Portuguese Fall 2016

Taught in Portuguese

PORT 1110 – Beginning Intensive Portuguese with Lilian Feitosa

Prerequisite: Completion of FREN 2020 or SPAN 2020, or instructor permission.

  • Section 001 MWF 11:00-11:50AM in CAB 191
  • Section 002 MWF 12:00-12:50PM in CAB 191

Introduces speaking, understanding, reading and writing Portuguese, especially as used in Brazil. Five class hours and one laboratory hour. Followed by PORT 2120. 

PORT 3010 – Advanced Grammar, Conversation and Composition with Lilian Feitosa  

MWF 10:00-10:50AM in CAB 191

Prerequisite: PORT 2120 or by permission.

Studies advanced grammar through analysis of texts; includes extensive practice in composition and topical conversation. 

PORT 3559 – New Course in Portuguese "New Brazilian Television Fiction" with Eli Carter 

TuTh 3:30-4:45PM in New CAB 036   (Note: This course is cross-listed with Media Studies course MDST 3559  "New Brazilian Television Fiction")

The objective of this course is to examine the development of Brazilian television fiction from its origins in 1950 to modern-day broadcast, paid TV, and Internet programming. To this end, the course will focus on key policies and players—networks, screenwriters, directors, and independent production companies—formats, different modes of production, and financing mechanisms.

PORT 4410 – Brazilian Cultural Production I (1500 to 1900)  with Eli Carter 

TuTh 2:00-3:15PM  in New CAB 036

Prerequisite: The completion of PORT 3010 or equivalent

Portuguese nobleman Pedro Álvares Cabral and his fleet of 13 ships representing the then thriving Iberian Empire left Lisbon in March of 1500 for the East Indies.  History informs us that after passing the Cape Verde Islands, the fleet, likely unintentionally, headed west, away from the African coast.  Roughly a month later, on April 21, 1500, Cabral and his men came upon a northeastern piece of coastline that would eventually form part of the country known formally today as Brazil.  From the earliest moments of Portugal’s arrival to and subsequent, albeit somewhat uneven, colonization of the vast territory, references to Brazil’s edenic nature have permeated the country’s literary production.

The purpose of this course is to examine Brazilian Literature from 1900 to the present, providing the student with a broad understanding and historical contextualization of the most important literary works, figures, themes, genres, and periods. The first half of the course will largely focus on Modernismo, while the second half on more contemporary trends. Although we will emphasize our readings of the works themselves, we will use José Murilo de Carvalho’s exploration of the historical presence of the edenic and satanic motifs in the Brazilian social imaginary as a theoretical point of departure.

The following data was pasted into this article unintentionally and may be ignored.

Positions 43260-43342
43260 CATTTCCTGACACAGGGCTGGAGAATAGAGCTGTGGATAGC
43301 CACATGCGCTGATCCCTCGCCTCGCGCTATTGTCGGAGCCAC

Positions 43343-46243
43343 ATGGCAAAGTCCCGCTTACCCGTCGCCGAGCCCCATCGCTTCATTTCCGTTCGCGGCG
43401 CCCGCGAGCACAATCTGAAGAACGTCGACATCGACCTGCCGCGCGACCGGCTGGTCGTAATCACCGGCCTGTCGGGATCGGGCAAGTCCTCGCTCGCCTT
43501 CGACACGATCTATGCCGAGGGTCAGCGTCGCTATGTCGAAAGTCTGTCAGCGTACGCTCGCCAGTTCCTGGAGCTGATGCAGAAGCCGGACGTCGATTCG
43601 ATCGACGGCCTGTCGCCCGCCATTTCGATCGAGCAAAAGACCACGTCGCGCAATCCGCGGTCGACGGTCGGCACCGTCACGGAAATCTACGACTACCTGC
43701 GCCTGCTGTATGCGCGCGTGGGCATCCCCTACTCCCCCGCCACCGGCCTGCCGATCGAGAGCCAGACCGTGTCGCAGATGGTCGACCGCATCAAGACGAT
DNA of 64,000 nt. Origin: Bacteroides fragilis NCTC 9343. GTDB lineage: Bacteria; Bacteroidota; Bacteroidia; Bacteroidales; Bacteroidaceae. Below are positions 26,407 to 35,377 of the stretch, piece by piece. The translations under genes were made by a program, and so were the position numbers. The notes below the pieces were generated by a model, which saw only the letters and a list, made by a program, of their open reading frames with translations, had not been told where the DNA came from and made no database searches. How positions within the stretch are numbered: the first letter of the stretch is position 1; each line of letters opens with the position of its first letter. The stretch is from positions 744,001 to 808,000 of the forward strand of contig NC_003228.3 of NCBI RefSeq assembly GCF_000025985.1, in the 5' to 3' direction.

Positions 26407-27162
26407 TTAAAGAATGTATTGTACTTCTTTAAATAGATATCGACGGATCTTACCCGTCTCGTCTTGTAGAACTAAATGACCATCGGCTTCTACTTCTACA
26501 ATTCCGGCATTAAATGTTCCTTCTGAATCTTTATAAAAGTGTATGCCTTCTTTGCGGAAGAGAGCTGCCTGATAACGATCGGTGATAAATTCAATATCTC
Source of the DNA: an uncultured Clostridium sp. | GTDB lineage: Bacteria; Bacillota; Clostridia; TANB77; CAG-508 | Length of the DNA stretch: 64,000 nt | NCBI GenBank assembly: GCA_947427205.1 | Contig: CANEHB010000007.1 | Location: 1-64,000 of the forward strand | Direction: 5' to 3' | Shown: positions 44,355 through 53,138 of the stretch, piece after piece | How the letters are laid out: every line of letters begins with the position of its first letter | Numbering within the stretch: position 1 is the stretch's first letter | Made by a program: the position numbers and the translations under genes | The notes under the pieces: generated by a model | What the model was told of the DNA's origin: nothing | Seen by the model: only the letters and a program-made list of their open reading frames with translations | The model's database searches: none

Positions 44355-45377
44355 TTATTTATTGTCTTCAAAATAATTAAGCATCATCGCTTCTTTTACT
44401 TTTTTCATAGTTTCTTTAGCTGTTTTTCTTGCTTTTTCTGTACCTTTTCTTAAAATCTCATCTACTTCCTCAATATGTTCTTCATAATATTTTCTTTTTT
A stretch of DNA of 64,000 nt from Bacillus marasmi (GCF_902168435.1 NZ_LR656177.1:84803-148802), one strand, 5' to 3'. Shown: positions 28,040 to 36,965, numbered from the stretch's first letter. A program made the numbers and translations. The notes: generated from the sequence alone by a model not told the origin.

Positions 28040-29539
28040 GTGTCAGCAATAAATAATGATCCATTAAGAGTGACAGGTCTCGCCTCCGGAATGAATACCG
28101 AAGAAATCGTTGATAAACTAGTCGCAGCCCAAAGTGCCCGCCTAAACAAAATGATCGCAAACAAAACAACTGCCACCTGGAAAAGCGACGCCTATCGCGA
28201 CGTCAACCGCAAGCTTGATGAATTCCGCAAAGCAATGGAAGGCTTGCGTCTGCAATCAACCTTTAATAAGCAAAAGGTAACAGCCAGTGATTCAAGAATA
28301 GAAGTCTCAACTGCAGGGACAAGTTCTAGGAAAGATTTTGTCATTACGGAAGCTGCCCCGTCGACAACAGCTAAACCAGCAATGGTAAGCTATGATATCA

CANCELLED:  PORT 4420 – Brazilian Cultural Production II (1900 to Present)  with Eli Carter 

Prerequisite: The completion of PORT 3010 or equivalent

This course will not be offered during Fall 2016.

Portuguese nobleman Pedro Álvares Cabral and his fleet of 13 ships representing the then thriving Iberian Empire left Lisbon in March of 1500 for the East Indies.  History informs us that after passing the Cape Verde Islands, the fleet, likely unintentionally, headed west, away from the African coast.  Roughly a month later, on April 21, 1500, Cabral and his men came upon a northeastern piece of coastline that would eventually form part of the country known formally today as Brazil.  From the earliest moments of Portugal’s arrival to and subsequent, albeit somewhat uneven, colonization of the vast territory, references to Brazil’s edenic nature have permeated the country’s literary production.

Moving back and forth between Modernismo and more contemporary trends, the purpose of this course is to examine Brazilian Literature from 1900 to the present, providing the student with a broad understanding and historical contextualization of the most important literary works, figures, themes, genres, and periods.

Fall
2016
Undergraduate Courses